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  • Ruth Schocken Katz

Coaching Snippet: Focus Vs Centre





When faced with multiple action plans, clients I work with often feel they must choose the right one for themselves. They feel that if they don't choose they will be stretched too thin, that people will criticise them. Sometimes they feel it means they are lazy, or indecisive. However, usually and naturally, people are interested in more than one thing. And the debate about which one to follow is impossible to resolve, because they want to follow all of them!

In this conversation, we give permission for Donna to follow several stands which interest her at the same time, and in the process discover a way to reverse external motivation to internal motivation, by changing the language we use.

What do you think about the distinction between focussing and centering? Let me know in the comments below.


INT. DAY. MY OFFICE


I sit at my desk while DONNA is on screen. Her background is a clear blue sky - aspirational! We are talking of the various strands of her career, and her confusion with choosing and/or prioritising them.


ME

Do you have an inclination as to which one you want to pursue first?


DONNA

No. I want to do all of them.


ME

And that’s a problem?


DONNA

Yes. Because it means I am stretched thin. I don’t do any of them fully.


ME

What does “fully” mean?


DONNA thinks for a while.


DONNA

I think it means that it bears fruit. That it fills my time, and that I make a good living out of it.


ME

But you are telling me that you want to pursue all of them. So why do you want just one of them to fill your time? And to be your only source of income?


DONNA

I guess I could do more than one.


ME

I’d like to suggest to you that there is no need to choose right now. All of these different “strands” are one, as they are all an expression of you at this particular moment. They are all you, and they are not really separate from each other because of that.


DONNA

Mmmm....


ME

They are all informing each other, and can impact the way you approach each of them. They are one.


DONNA

I guess. But then I start visualising it, and I see myself struggling to focus!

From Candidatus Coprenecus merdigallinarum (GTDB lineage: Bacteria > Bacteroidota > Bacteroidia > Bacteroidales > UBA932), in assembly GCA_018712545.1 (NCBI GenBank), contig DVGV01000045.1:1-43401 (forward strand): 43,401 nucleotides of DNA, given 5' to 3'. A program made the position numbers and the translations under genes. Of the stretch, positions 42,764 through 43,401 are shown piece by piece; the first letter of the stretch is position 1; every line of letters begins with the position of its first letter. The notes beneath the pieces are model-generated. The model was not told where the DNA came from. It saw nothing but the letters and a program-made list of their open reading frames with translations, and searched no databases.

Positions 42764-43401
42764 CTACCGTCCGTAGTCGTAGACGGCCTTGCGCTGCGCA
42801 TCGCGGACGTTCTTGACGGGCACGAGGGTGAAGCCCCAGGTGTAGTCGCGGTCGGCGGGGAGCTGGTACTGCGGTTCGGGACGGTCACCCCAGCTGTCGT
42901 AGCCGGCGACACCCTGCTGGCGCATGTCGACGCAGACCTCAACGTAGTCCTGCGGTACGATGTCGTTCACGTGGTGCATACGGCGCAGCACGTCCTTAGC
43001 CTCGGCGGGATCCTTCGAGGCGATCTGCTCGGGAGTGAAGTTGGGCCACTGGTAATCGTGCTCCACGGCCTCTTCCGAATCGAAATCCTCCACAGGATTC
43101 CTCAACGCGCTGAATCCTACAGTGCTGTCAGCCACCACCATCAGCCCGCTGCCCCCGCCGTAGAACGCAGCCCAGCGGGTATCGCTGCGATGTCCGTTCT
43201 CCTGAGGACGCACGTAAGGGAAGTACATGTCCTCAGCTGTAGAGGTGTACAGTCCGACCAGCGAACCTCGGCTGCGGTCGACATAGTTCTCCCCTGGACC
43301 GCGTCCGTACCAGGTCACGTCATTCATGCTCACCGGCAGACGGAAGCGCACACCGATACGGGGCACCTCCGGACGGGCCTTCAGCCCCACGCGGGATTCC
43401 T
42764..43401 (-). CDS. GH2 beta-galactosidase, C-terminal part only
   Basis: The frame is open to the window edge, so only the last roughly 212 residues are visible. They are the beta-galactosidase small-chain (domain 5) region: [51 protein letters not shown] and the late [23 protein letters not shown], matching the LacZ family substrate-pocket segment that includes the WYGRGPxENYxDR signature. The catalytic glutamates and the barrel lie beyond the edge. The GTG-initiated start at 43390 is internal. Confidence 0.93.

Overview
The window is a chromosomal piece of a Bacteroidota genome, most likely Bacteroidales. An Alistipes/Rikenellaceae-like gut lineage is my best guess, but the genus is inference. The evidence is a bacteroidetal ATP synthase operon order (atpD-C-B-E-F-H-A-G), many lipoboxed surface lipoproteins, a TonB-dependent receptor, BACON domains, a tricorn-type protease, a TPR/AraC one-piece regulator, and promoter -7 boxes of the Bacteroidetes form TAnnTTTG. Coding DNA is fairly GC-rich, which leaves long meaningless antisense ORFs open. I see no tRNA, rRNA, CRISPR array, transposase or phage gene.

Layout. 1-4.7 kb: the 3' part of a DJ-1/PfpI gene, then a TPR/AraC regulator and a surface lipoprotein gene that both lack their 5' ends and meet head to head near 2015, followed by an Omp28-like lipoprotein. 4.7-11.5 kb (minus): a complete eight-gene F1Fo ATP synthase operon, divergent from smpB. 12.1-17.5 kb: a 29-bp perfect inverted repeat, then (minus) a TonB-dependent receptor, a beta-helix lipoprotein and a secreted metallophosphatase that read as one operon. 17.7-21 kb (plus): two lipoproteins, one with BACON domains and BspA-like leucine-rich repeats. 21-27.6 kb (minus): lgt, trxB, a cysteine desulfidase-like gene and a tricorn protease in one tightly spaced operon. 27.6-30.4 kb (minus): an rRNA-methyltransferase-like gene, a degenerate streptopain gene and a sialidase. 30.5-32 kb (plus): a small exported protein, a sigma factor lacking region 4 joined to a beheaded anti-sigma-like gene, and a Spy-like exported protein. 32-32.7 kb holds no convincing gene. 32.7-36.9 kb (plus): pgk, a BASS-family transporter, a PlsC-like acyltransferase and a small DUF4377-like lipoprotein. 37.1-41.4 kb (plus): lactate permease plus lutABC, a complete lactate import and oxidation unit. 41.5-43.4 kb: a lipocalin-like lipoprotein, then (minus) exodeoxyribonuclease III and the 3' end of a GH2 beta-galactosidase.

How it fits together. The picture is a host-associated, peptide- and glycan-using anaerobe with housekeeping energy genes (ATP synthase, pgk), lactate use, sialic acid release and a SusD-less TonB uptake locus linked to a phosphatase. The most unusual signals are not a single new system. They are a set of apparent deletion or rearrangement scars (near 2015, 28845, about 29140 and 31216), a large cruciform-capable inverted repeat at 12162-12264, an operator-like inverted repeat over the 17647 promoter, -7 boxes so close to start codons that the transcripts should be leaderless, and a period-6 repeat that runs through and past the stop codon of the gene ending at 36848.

ME

In what way?


DONNA

I like to draw in the mornings and I often draw shapes and fill them with words. This is what I drew this morning.


DONNA pulls out a notebook and opens it on the most recent page. She shows me a drawing in which four chunky arrows are pointing inwards into one central dark dot. Each of the arrows is filled with text.


DONNA (CONT’D)

It’s like it’s coming at me from all directions and I am not sure how to focus. I need to focus.


ME

When you say the word “focus” I sense judgment from you. You are not pleased with yourself when you say that. Am I right?


DONNA

Totally!

ME

That makes me think of the word ‘focus’ and I realise that we focus always on things external to us. Also a camera is focussing on a point in the distance. How about we change it to the word “centre” instead? Saying “I want to centre on this.” How does that feel?


DONNA thinks for a while.


DONNA

It does feel different. It’s more soothing... aligning me. It feels more... grounded.


ME

Yes! And that makes me think that maybe it would also reverse the direction of your arrows. If you centre on these four strands, they would be coming out of you, as opposed to coming at you.


DONNA

Yes. That feels better. They would be internally motivated, and not pushed at me from the outside.


She pauses to scribble for a minute and lifts her book.


DONNA (CONT’D)

It would look like this!


The four arrows are now coming out of the central point, and she even added a curve to them which makes them seem energetically bouncy. It makes my heart smile.


*names and places have been changed to honour privacy


Illustration by Evie Fridel


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